© Photo special to The Guardian
Lawrence “Junior’’ Durant
War hero Lawrence “Junior’’ Durant of Charlottetown has died less than two months after learning of a major military honour.
A native of Wilmot Valley, Durant died today in Halifax where he was being treated for medical complications. He was 89.
He was among the roughly 175 surviving members of the elite commando unit known as the Devil’s Brigade that were awarded the U.S. Congressional Gold Medal in honour of their battlefield heroics and sacrifices 70 years ago.
Durant was the only P.E.I. recipient and last surviving Islander who was a member of the brigade.
Only 17 Islanders served with the Devil's Brigade, or as it was known during the Second World War, the First Special Service Force or FSSF. The unit consisted of about 2,500 American and Canadian soldiers, 477 killed in action.
The belated recognition for the war’s only joint U.S.-Canada military unit followed Canadian government recognition earlier this year when Defence Minister Peter MacKay presented brigade veterans with the Minister’s Award for Operational Excellence at a ceremony on Parliament Hill.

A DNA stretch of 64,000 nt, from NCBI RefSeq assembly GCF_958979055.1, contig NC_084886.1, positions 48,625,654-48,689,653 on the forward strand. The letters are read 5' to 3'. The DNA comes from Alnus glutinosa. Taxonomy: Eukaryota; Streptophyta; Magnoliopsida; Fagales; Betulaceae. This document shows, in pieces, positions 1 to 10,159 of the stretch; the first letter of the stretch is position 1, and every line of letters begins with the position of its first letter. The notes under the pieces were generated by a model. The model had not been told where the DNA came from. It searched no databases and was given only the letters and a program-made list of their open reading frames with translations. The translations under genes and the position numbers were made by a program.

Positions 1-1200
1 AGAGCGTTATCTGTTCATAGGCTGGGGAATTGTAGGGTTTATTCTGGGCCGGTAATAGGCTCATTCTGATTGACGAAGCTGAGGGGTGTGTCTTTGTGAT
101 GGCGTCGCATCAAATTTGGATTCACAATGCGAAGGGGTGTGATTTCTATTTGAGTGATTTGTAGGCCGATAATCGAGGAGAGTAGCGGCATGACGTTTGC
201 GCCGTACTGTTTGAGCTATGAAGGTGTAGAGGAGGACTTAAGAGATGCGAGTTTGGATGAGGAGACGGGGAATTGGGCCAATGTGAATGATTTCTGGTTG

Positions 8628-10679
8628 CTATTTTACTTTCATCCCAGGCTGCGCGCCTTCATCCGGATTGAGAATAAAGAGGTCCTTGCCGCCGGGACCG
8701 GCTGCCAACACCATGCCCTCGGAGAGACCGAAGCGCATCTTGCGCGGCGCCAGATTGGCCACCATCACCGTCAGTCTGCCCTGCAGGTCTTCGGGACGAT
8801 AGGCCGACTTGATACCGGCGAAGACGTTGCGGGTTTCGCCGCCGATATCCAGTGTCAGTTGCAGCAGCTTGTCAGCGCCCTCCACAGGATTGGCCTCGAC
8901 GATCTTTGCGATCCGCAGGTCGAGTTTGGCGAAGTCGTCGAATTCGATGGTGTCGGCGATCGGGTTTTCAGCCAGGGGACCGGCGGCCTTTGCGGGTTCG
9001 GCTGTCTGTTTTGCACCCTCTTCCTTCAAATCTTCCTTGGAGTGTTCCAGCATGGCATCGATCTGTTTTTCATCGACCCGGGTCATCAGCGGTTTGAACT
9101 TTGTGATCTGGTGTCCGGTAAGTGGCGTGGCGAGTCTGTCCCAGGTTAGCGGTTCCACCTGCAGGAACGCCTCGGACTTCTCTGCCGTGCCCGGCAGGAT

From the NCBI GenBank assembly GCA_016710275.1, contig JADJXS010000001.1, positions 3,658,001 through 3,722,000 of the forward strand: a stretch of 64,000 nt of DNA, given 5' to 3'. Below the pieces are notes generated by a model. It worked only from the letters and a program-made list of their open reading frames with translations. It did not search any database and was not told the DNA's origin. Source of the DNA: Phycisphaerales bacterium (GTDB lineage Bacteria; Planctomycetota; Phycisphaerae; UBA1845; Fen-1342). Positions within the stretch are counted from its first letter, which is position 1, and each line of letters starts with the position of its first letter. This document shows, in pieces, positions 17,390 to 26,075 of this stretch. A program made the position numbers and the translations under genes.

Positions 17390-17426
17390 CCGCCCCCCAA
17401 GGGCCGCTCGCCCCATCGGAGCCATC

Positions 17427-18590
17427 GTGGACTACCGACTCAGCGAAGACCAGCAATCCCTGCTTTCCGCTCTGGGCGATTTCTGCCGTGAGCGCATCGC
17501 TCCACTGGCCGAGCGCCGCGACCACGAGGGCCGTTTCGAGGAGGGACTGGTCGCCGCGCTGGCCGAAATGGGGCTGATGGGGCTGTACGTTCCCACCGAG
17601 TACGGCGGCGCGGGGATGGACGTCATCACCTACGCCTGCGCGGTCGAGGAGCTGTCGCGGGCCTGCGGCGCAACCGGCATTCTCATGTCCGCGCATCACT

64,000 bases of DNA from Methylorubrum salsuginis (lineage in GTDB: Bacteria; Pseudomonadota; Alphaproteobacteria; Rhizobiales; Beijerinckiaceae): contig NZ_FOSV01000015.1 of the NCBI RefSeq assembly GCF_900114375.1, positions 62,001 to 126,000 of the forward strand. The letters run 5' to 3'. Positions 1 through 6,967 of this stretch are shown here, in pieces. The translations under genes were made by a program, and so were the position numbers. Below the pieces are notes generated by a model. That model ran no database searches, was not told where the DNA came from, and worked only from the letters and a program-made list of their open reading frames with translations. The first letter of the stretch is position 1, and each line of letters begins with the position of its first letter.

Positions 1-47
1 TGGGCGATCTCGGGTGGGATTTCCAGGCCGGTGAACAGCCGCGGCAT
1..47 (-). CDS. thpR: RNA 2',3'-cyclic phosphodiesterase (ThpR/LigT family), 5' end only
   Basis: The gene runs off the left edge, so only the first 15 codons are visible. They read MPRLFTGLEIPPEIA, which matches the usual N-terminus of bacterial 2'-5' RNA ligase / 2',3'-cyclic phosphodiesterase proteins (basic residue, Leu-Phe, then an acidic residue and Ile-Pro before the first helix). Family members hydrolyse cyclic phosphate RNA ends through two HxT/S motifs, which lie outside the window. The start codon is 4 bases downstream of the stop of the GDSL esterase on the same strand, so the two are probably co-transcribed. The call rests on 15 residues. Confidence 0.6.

Durant was a 19-year-old farm labourer in Wilmot Valley when he signed up as an infantryman in May 1943. He was in a holding camp in Avellino, Italy in 1944 when he volunteered for the FSSF.
Unit members were selected for their ability to fight in rugged landscapes under difficult conditions and in the face of extremely long odds. A key tactic was to parachute behind enemy lines to knock out vital defence installations ahead of major Allied offences.
It was at Anzio beachhead, south of Rome, that Durant got his first true taste of war.
“All the time they were shelling, shelling, shelling,’’ he said in a video of his life recorded by Veterans Affairs Canada.
“We all had to dig our holes in the ground (for shelter).’’
At Anzio, the Germans were on one side of a stretch of no man’s land and the Allied forces on the other and were stuck at a stalemate for months.
“All our work was all behind German lines, every night we were in behind German lines, every night,’’ Durant recalled in a past interview with The Guardian.
“It was scary I tell ya. (But when you were done) you’d just get in your slip trench and go to sleep. And then the next night you’d be gone out in no man’s land again.’’
George Dalton, a member of Summerside’s Lest We Forget Committee, says Durant will be “fondly remembered by all committee members -- and, undoubtedly by many others.